waterdrop

Barefoot in training and daily life ... or shoes ?

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Should we train barefoot in qigong ?   or we must wear shoes  or on some mat ? 

should we walk barefoot in daily life ? should we wear shoes ?    when walking nature ?  or wear shoes there ?   cause would be a shame to lose energy in daily life too ...

what are the materials that are needed to isolate ?  are socks ok ?   shoes ?  a regular cotton synthetic mat ? 

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Posted (edited)

This is the third or fourth time you've hidden this thread and created a new thread asking the exact question again because you didn't like what other people like me have said, even when on topic:rolleyes:

Edited by Earl Grey
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18 minutes ago, waterdrop said:

Should we train barefoot in qigong ?

If it feels right to you

 

18 minutes ago, waterdrop said:

   or we must wear shoes  or on some mat ? 

If that feels better

 

18 minutes ago, waterdrop said:

should we walk barefoot in daily life ?

If that feels right to you...

There are many health benefits to a barefoot lifestyle, particularly related to the feet, ankles, knees, hips, and back.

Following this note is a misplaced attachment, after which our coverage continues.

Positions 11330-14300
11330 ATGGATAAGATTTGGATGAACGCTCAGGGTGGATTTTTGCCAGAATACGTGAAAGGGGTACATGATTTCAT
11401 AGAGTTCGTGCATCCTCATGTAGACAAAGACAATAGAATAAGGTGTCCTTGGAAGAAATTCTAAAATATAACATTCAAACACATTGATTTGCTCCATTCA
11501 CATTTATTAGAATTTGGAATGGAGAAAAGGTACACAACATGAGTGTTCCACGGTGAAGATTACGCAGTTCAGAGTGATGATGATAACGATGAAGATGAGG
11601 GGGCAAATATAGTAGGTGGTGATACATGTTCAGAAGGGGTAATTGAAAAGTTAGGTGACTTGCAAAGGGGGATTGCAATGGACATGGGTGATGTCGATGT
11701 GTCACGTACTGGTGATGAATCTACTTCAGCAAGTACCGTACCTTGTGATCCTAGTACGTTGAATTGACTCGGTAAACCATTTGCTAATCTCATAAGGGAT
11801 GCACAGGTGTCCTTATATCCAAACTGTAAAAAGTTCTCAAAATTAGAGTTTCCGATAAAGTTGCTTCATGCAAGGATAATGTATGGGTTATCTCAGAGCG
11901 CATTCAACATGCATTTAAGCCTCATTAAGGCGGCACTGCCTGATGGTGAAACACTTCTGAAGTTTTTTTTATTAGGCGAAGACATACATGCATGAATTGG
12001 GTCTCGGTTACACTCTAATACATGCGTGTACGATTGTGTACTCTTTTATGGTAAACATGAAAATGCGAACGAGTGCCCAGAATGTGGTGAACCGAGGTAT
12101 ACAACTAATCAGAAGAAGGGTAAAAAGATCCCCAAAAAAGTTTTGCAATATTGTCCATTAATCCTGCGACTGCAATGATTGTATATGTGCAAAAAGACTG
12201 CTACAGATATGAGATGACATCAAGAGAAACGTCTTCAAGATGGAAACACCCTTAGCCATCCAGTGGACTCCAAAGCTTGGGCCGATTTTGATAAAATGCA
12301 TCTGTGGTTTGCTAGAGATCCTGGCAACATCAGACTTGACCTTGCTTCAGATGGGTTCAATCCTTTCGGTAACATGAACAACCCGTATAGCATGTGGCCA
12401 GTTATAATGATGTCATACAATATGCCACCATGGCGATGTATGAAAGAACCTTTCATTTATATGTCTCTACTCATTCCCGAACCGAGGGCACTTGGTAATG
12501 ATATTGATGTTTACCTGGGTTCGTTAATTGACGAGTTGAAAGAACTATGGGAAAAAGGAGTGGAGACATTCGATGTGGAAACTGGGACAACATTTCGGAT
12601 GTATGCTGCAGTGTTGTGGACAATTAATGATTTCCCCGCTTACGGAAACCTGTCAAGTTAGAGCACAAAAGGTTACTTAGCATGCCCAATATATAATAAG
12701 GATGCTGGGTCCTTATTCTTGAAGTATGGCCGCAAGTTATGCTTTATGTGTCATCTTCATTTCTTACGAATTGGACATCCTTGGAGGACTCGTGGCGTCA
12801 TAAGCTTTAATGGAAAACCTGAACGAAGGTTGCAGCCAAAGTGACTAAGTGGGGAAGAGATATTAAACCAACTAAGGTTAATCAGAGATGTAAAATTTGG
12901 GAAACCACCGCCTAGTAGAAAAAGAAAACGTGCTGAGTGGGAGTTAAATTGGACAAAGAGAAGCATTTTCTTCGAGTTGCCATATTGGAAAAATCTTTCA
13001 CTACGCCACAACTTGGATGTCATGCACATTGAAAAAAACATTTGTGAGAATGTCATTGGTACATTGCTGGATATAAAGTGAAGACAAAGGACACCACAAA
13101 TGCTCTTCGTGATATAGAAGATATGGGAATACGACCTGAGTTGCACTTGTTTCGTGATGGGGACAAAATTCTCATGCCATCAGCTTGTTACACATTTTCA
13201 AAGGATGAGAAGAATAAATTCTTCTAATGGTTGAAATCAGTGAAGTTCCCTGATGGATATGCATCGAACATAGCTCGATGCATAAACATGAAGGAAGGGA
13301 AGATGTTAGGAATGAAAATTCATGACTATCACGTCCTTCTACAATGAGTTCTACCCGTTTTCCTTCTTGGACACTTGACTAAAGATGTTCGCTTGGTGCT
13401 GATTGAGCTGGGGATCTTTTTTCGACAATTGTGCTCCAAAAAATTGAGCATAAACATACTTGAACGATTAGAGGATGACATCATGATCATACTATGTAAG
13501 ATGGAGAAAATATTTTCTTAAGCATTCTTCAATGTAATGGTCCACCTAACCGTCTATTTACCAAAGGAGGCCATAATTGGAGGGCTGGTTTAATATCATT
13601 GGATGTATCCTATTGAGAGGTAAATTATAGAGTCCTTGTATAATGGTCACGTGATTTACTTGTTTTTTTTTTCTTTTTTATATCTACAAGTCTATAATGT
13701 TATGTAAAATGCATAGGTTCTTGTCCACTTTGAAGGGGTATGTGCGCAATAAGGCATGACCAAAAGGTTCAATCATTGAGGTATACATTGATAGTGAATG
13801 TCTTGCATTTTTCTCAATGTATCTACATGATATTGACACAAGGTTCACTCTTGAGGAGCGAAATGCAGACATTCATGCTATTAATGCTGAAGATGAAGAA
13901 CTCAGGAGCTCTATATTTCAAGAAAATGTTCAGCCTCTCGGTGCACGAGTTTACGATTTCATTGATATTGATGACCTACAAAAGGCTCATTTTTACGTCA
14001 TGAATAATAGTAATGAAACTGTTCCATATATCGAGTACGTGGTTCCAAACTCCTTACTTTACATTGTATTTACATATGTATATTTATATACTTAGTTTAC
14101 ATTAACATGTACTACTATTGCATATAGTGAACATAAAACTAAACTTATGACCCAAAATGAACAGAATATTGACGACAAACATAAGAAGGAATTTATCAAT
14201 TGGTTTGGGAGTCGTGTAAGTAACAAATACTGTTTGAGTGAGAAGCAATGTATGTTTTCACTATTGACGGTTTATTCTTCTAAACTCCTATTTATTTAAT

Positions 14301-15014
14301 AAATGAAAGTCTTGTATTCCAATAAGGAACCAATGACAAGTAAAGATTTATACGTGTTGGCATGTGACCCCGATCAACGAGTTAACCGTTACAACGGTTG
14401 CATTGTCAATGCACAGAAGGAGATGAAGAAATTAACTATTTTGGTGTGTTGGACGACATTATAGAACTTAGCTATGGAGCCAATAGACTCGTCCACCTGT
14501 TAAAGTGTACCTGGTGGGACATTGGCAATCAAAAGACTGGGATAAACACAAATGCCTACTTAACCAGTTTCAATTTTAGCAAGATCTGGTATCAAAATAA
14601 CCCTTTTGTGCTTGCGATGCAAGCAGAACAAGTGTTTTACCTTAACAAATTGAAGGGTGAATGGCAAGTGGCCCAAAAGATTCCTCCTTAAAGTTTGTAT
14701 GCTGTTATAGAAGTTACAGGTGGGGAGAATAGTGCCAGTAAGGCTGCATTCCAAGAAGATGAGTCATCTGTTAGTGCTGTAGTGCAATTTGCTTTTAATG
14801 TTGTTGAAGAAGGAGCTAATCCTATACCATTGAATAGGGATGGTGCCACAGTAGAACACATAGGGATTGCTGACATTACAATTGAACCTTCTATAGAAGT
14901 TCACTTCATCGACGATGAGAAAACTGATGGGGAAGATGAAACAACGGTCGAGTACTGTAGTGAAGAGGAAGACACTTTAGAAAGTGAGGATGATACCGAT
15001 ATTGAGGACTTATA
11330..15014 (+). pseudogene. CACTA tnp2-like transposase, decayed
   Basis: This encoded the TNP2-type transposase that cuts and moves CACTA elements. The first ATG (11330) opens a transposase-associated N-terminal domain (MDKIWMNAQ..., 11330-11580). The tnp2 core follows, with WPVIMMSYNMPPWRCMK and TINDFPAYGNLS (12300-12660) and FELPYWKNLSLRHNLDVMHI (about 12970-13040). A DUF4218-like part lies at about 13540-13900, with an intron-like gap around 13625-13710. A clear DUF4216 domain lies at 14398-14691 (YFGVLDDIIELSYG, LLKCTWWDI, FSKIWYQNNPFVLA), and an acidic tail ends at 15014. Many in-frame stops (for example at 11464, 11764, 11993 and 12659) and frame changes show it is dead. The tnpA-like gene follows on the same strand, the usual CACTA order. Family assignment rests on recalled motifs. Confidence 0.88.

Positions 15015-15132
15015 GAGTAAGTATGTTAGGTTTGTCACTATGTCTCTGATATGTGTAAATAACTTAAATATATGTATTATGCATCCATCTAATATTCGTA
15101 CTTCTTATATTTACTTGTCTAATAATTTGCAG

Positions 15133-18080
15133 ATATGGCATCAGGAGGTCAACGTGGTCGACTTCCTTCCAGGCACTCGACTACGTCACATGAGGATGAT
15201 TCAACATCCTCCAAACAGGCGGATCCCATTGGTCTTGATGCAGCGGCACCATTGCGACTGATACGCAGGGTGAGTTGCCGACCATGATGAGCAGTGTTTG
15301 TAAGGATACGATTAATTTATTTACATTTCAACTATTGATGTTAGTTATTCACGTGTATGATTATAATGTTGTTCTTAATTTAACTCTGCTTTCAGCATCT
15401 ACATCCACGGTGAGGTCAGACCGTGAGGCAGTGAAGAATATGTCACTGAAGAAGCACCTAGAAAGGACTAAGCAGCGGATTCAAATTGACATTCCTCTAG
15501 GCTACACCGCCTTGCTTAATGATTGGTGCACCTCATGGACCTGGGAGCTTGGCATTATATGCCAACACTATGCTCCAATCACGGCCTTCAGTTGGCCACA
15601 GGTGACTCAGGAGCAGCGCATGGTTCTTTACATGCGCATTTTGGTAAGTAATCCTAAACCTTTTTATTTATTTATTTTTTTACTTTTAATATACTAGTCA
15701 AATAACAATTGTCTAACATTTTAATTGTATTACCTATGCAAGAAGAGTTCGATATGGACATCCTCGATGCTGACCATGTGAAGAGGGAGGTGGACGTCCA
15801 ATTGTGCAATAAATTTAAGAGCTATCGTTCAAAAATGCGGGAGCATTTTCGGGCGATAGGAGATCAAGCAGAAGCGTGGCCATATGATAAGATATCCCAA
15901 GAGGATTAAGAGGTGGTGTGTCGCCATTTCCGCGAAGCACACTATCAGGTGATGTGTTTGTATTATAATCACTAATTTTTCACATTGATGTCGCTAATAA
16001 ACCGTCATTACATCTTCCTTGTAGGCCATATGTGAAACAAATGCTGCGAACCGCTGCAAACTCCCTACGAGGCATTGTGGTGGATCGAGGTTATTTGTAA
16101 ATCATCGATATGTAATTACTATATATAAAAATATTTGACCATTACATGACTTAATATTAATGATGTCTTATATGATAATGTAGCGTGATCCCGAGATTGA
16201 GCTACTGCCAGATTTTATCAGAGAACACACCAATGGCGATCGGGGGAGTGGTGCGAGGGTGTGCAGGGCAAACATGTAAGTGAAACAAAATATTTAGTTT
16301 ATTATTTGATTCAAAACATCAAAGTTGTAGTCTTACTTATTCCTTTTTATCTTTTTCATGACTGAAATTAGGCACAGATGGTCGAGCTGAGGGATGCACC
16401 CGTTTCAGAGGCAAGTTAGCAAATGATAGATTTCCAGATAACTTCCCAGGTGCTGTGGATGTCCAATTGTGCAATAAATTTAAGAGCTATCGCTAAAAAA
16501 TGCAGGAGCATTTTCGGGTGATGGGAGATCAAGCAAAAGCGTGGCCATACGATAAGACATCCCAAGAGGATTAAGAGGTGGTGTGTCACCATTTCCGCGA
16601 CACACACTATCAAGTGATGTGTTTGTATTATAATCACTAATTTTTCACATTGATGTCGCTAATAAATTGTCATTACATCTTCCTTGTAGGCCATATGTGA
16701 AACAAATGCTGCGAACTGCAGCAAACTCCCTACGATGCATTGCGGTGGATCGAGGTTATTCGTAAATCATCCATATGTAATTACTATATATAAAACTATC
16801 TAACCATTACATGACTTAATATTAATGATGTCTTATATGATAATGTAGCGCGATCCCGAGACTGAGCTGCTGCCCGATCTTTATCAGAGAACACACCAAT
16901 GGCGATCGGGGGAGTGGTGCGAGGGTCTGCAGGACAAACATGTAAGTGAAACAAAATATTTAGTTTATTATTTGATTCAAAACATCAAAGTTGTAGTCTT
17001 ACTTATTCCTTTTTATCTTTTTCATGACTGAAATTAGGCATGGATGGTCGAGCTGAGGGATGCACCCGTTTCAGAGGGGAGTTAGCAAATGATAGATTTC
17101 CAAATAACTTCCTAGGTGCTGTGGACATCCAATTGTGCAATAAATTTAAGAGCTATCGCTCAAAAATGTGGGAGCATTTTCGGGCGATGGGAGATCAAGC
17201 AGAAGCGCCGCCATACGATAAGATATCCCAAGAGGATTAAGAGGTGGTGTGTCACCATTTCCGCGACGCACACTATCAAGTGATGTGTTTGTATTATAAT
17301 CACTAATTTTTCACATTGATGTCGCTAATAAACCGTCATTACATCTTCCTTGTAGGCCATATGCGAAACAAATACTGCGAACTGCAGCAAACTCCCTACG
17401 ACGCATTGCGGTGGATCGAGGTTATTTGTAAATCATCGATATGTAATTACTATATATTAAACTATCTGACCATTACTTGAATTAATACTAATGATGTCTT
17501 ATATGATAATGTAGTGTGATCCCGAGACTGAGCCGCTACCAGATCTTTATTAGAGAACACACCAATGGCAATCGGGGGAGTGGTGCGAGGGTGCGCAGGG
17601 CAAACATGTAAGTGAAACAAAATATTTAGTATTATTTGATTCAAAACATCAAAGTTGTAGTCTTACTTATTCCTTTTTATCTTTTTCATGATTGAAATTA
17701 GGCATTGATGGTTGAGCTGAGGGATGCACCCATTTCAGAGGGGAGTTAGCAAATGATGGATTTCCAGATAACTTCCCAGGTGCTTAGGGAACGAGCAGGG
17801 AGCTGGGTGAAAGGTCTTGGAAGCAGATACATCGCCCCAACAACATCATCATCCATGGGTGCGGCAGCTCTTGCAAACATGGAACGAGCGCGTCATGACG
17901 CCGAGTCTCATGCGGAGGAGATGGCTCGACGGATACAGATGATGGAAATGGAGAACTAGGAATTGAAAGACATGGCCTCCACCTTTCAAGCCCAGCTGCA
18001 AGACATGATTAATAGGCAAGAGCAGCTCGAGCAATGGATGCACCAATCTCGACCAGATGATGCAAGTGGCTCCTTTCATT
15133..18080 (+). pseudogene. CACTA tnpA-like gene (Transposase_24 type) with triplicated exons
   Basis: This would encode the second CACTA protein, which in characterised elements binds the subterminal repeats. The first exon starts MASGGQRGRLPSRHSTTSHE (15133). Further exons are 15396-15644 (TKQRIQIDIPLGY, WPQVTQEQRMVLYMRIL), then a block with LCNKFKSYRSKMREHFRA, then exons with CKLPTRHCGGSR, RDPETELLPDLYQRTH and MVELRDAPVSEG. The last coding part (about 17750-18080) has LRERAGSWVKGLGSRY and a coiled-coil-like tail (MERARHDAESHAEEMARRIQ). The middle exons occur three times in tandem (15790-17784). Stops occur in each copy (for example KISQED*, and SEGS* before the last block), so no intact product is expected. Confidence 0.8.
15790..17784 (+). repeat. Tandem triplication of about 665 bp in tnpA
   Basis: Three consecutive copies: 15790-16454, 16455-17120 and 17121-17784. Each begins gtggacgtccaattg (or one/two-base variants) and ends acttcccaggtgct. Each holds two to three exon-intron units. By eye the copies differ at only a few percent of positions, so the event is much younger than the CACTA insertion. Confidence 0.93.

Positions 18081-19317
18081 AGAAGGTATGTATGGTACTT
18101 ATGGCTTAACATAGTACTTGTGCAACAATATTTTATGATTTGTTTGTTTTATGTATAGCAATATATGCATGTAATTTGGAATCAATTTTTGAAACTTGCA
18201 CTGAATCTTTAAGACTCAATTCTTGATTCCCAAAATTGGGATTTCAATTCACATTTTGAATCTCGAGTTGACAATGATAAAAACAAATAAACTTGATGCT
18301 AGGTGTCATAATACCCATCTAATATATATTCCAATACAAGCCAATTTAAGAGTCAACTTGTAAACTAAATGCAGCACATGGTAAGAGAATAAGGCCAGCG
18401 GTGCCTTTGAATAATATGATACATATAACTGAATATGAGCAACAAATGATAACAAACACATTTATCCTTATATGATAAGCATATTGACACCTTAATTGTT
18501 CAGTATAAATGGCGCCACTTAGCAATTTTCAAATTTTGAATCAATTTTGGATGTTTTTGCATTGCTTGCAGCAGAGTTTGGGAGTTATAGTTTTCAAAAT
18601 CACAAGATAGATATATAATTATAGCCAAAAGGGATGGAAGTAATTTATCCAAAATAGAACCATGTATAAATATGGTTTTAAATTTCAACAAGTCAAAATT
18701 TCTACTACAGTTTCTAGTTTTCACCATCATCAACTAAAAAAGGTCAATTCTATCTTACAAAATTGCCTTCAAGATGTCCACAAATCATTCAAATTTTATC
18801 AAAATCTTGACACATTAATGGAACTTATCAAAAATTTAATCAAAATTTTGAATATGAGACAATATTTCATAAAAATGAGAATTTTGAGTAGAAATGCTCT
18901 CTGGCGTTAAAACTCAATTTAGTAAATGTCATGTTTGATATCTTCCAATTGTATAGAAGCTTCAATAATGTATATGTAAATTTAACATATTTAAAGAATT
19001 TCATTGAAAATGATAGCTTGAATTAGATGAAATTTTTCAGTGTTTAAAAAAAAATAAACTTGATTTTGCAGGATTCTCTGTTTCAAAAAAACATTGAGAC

18 minutes ago, waterdrop said:

should we wear shoes ?

When you must

 

18 minutes ago, waterdrop said:

 when walking nature ?  or wear shoes there ?

Depends on where you are walking and the condition of your feet.

Sandals are a good thing, I wear Lunas a lot - hiking, running, walking...

 

18 minutes ago, waterdrop said:

   cause would be a shame to lose energy in daily life too ...

It's OK, the very nature of energy is movement and flow.

Don't get hung up on "storing" it or "building" it.

Just maintain a healthy lifestyle - unprocessed foods, lots of clean water, vitamins as needed, adequate rest and exercise, and good breathing habits. Also, some meditation.

Energy takes care of itself.

 

18 minutes ago, waterdrop said: